The Knicks, more than anything else (more than stability, more than institutional consistency, more than winning), seem to have valued drama the most over the last year, so, we'll confess, it's a considerable surprise to see the team moving to give Mike Woodson a long-term deal, perhaps as early as this week. An extended, played-out-on-the-back-page courtship of Phil Jackson appeared inevitable. But, apparently, the Knicks never even reached out to Jackson in the first place; they're comfortable with Woodson in the long term. It's worth asking why.
Well, okay, we know why: Woodson led the team to an 18-6 record in his time coaching the Knicks after Mike D'Antoni (who was 18-24 this season) resigned, and he won the team's first playoff game in eleven years. The team's defense transformed itself dramatically once Woodson took over, and one could argue that, if the Knicks had won one more game or two fewer games during D'Antoni's run, the Knicks could have avoided the Heat in the first round and might still be playing in the playoffs this very second. Woodson got along famously with his superstars and even seemed to inspire Carmelo Anthony to give a darn on defense — no small feat. In a normal environment, extending Woodson is an obvious decision; he turned the season around, a season that, had it ended without making the playoffs (the direction it was going in a post-Lin, D'Antoni-Anthony dysfunction neverland), would have been a fiasco of massive proportions. Woodson saved the 2011-12 season, and for that, he deserves all the credit in the world.
But does he deserve a contract extension? We enjoy the circular beard as much as anybody ... but we'll confess to having some reservations. First off, Woodson's defensive prowess, both here and in Atlanta, has been dramatically overstated; it's more a matter of personal branding and "getting tough on the defensive end" chit-chat. As ESPN's John Hollinger wrote when the Knicks initially got hot under Woodson:
He coached six years in Atlanta, and in five of them the offense was better than the defense. The lone exception was 2005-06, when the defense was 23rd but the offense an even more miserable 29th. The Hawks never finished in the top 10 in defensive efficiency, whereas Woodson's most spectacular coaching achievement came on offense with Atlanta's still-difficult-to-explain No. 3 finish in 2009-10. If I could boil down Woodson's defense in Atlanta to two words, it would be "switch everything." This was partly a response to personnel — with four starters between 6-foot-7 and 6-9 and two mobile bigs, it was easier to switch. We'll see how much this carries over to the much different roster in New York.
Yeah, the switching defense was without question the weakest aspect of the Knicks' D last year, both under D'Antoni and Woodson. One can make a rather strong argument that the key to the defensive improvement when Woodson took over was less any sort of defensive wisdom and more "Carmelo Anthony finally deciding he'll play defense now that he likes the coach." (Or, "Tyson Chandler being healthier.") And let's not get into Woodson's offensive inflexibility he showed during the playoffs, in which he took his usually isolation-heavy offense and double-downed on it. It was Carmelo-on-five way too often, and it was regularly surprising how little interest Woodson had in making any adjustments. (We guarantee you D'Antoni would have figured out a way to get Steve Novak some shots, that's for damned sure.) Woodson is a likable guy who took over at just the right time, but if there's next-level coach acumen there, we haven't seen it.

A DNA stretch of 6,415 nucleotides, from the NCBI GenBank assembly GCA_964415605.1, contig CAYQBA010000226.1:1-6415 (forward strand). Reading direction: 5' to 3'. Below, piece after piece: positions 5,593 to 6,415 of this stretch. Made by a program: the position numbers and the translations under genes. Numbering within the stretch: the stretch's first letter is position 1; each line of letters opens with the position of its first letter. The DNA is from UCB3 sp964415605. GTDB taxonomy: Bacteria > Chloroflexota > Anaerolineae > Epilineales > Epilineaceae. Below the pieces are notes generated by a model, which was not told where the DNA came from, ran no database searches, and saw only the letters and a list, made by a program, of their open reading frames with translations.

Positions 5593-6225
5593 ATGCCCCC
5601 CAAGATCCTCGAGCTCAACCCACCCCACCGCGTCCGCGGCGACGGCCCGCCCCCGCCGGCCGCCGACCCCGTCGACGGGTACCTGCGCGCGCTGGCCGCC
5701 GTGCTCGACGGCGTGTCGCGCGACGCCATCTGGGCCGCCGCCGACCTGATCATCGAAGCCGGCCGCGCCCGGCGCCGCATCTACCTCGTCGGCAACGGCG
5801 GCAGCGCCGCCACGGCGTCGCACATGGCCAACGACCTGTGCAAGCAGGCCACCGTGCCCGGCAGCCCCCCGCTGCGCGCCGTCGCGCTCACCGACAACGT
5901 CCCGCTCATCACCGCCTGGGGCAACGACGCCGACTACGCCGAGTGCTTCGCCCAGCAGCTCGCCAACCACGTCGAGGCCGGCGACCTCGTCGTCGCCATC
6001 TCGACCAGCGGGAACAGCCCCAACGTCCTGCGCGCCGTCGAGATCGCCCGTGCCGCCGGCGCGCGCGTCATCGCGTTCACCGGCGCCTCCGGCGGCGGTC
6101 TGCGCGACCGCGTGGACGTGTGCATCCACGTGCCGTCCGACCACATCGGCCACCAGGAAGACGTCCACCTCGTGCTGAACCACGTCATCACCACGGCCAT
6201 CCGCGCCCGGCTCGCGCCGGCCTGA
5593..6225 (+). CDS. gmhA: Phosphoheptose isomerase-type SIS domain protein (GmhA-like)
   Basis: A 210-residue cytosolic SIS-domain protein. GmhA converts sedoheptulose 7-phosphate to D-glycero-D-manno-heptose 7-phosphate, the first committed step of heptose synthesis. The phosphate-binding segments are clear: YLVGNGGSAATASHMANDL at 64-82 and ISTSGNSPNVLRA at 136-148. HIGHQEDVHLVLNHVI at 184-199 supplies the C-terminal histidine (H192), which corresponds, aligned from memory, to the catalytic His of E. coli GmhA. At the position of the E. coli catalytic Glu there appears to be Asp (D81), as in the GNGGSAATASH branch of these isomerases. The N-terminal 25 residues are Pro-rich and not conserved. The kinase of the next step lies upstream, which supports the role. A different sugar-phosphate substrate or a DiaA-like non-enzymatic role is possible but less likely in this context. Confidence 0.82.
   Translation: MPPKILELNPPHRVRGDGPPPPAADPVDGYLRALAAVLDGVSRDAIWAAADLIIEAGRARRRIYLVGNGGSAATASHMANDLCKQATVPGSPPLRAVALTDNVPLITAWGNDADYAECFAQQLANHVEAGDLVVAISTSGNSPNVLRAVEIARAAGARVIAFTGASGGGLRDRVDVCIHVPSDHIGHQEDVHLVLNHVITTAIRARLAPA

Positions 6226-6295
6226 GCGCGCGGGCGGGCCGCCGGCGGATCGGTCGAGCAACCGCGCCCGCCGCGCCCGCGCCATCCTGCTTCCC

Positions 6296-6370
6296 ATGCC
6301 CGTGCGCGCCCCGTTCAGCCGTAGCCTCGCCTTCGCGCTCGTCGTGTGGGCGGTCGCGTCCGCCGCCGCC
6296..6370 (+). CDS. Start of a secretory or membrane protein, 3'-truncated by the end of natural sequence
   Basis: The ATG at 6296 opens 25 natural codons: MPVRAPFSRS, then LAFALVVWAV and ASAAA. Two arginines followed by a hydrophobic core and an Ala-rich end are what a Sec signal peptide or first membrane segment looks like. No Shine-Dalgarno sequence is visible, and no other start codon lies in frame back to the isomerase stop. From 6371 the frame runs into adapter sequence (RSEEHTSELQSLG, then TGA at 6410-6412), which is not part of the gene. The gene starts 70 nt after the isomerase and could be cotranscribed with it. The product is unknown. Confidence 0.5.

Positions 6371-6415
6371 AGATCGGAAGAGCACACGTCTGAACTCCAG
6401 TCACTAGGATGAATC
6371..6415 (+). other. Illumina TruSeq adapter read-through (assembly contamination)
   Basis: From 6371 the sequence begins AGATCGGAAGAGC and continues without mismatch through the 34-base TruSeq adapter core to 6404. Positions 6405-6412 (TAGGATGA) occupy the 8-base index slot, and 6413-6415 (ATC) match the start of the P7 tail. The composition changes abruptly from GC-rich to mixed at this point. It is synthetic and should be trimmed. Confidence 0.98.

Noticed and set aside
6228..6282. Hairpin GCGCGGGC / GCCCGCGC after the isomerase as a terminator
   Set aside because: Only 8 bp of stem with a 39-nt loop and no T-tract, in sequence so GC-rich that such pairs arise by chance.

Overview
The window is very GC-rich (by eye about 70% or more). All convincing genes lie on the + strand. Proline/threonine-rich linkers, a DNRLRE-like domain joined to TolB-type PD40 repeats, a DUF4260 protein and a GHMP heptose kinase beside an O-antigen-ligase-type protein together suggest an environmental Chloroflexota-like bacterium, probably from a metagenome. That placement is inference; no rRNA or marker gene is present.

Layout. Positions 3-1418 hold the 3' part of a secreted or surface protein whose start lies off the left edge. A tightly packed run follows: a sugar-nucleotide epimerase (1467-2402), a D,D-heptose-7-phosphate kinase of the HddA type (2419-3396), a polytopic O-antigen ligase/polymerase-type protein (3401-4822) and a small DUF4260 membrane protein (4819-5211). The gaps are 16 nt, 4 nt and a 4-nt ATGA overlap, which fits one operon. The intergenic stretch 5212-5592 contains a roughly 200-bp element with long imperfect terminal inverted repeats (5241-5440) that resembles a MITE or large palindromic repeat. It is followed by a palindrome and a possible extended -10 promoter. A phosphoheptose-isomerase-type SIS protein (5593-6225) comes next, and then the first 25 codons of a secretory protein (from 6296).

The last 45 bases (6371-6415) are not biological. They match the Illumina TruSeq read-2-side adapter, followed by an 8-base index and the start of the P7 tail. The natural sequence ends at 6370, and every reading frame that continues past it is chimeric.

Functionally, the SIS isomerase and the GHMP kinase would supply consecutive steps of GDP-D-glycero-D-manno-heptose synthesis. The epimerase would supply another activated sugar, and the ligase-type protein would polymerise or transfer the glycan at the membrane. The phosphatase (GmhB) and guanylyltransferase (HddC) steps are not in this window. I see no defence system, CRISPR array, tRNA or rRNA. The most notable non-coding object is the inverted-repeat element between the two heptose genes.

But that's not why Woodson's getting the extension; Woodson's getting the extension because he gets along with Carmelo Anthony — with his isolation offense, how couldn't he? — and because he fits into the MSG culture. Remember, this is a guy who had to fire his agent just to negotiate for the job. MSG is a CAA organization now (honestly, Carmelo runs this place), and Woodson reflects that. He will not raise a fuss like D'Antoni or Jeff Van Gundy, he won't mouth off to the media like Larry Brown, he isn't a complete and total disaster area like Isiah Thomas. So he might be the perfect coach for this organization. We're just not sure he's the perfect coach for this team. After all, his primary qualification — not his only one, just the primary one — is that Carmelo likes him and is willing to play hard for him. The obvious rejoinder to that, of course, is until he doesn't. Carmelo Anthony is the one running this team, really, so the most we can hope from a coach is to be able to draw up some great sets. We've yet to see if Woodson can do that.
In that ESPN piece, Hollinger wrote, "The thing about interim coaches is that sometimes franchises get boxed into hiring them long-term even when they'd rather not, because the team suddenly plays better for the new guy." We think that's precisely what's happening here. This should keep the trains running on time at the Garden. But we're not sure it brings the Knicks any closer to a championship.